You can reduce heel pain by avoiding too much of your foot, wearing a gel heel and applying ice. Also, taking anti-inflammatory drugs or painkillers can relieve you. If Talalgie persists or is accompanied by other symptoms, consult your doctor.
What to do in case of TALALGIE heel pain?
If your heel is sore, you can act on your symptoms. To do this, apply the following tips as soon as the first signs appear:
-Put your foot to rest as much as possible;
-Avoid carrying heavy loads if it aggravates the pain;
-Move while walking, without running, if possible on rather soft soils;
-Do not walk barefoot but wear shoes that offer good arch support;
-Apply ice to the sore area of the heel for 10 to 15 minutes, twice daily;
-Wear a gel heel in your shoe, to cushion the shocks when you walk.
What medications to take to relieve a heel pain?
In order to relieve Talalgie, you can use one of the following two types of medications:
An anti-inflammatory steroidal or “NSAIDs” (ibuprofen, ketoprofen), or aspirin. Anti-inflammatory drugs should not be associated with each other or with aspirin. They should be used for as short a time as possible.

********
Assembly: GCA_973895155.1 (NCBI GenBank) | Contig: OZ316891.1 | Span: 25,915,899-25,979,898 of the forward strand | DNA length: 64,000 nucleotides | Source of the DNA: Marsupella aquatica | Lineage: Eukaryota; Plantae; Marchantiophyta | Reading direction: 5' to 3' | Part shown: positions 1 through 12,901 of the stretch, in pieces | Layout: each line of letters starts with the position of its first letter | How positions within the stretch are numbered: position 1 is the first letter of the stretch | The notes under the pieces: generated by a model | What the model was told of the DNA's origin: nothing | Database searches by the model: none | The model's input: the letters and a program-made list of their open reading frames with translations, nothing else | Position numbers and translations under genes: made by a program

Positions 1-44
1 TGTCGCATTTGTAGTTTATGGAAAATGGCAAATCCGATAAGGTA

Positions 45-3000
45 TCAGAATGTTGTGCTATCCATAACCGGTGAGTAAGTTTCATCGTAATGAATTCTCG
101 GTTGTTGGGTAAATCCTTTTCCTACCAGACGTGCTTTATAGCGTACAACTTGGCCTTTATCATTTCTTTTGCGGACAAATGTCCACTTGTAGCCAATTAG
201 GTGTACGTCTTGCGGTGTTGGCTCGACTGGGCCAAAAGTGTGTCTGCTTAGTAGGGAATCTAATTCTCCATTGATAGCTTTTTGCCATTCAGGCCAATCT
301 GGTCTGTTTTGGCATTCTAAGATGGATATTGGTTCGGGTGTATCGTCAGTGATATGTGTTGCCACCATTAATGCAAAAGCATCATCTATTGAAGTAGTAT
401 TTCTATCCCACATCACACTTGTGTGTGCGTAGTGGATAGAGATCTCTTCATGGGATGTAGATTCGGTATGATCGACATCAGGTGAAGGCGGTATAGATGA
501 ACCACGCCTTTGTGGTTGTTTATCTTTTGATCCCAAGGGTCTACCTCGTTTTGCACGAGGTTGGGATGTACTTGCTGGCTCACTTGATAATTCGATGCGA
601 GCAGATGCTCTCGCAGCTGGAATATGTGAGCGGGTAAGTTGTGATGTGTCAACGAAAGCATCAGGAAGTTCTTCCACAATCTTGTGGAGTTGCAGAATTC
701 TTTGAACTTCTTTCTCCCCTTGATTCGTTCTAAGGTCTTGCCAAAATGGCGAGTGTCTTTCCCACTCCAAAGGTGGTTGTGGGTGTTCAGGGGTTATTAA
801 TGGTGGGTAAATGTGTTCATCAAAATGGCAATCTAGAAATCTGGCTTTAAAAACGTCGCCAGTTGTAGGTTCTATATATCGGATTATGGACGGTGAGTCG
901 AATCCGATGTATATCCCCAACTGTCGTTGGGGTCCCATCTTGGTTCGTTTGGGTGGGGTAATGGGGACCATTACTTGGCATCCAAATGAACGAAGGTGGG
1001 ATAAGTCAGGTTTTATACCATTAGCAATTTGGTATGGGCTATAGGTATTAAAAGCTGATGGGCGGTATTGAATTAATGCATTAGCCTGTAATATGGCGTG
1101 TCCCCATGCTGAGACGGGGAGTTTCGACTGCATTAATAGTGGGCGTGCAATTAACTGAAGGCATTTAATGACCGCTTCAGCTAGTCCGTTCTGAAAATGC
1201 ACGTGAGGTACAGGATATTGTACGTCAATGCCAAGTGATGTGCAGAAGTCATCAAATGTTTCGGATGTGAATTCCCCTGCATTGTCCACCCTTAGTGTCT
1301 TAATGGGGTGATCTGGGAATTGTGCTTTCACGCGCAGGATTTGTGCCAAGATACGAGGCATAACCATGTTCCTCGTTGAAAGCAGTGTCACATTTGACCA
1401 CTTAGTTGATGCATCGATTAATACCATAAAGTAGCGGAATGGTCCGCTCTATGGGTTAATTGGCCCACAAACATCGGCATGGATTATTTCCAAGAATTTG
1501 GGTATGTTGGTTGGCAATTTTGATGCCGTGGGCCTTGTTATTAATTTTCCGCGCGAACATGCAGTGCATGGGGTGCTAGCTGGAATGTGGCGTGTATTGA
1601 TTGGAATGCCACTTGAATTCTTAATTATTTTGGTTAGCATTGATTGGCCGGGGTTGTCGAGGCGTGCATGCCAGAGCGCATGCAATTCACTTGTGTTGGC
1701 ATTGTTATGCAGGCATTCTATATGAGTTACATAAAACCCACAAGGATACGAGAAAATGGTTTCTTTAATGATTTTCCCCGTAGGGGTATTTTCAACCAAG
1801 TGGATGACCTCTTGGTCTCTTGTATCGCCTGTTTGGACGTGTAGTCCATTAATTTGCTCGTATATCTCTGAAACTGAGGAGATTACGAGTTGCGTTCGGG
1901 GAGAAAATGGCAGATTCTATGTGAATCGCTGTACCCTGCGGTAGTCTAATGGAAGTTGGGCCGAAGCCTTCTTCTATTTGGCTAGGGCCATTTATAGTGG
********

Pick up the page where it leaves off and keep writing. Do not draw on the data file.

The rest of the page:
If you are undertaking this type of drug treatment without prescription, here are some tips to apply:
- Do not use a drug if you present one of the contraindications specified in the leaflet;
- Follow the instructions recommended by the manual (maximum daily dose, quantity and frequency of catches, minimum interval between two catches) to avoid toxic overdose or habituation of the product;
- For the same reasons, avoid associating or alternating analgesics with different compositions (except medical advice).
In any case, do not hesitate to ask your doctor or pharmacist for advice.
Sore heel: When to consult?
Consult your attending physician if you are in one of the following situations:
- Heel pain is sudden and violent and occurs after trauma;
- Your heel becomes red and swollen;
- You can’t put the heel on the floor;
- After two to three weeks of home care, the pain does not pass, worsen or recur after a period of lull;
- You have other symptoms (sciatica, joint pain, fever, psoriasis, abdominal pain, diarrhea…)
Also plan a consultation if:
- In addition to Talalgie, you have a chronic illness (ankylosing spondylitis, diabetes, lower limb arteriopathy, rheumatoid arthritis, osteoporosis…);
- The talalgie concerns your child.
To help your doctor diagnose, analyze your symptoms before consulting:
- On what part of the heel does the pain occur?
- Does it concern only one or both of your heels?
- What is its intensity (moderate, intense or very intense, to the point of having you limp)?
- How long have you been presenting these symptoms?
- Are they permanent and/or associated with other signs?
- Does the pain worsen during your physical or sporting activities?
- Does the pain show up at the end of the night, with a decrease in intensity one to two hours after waking up or rather in the morning as soon as you walk or lean on your foot?
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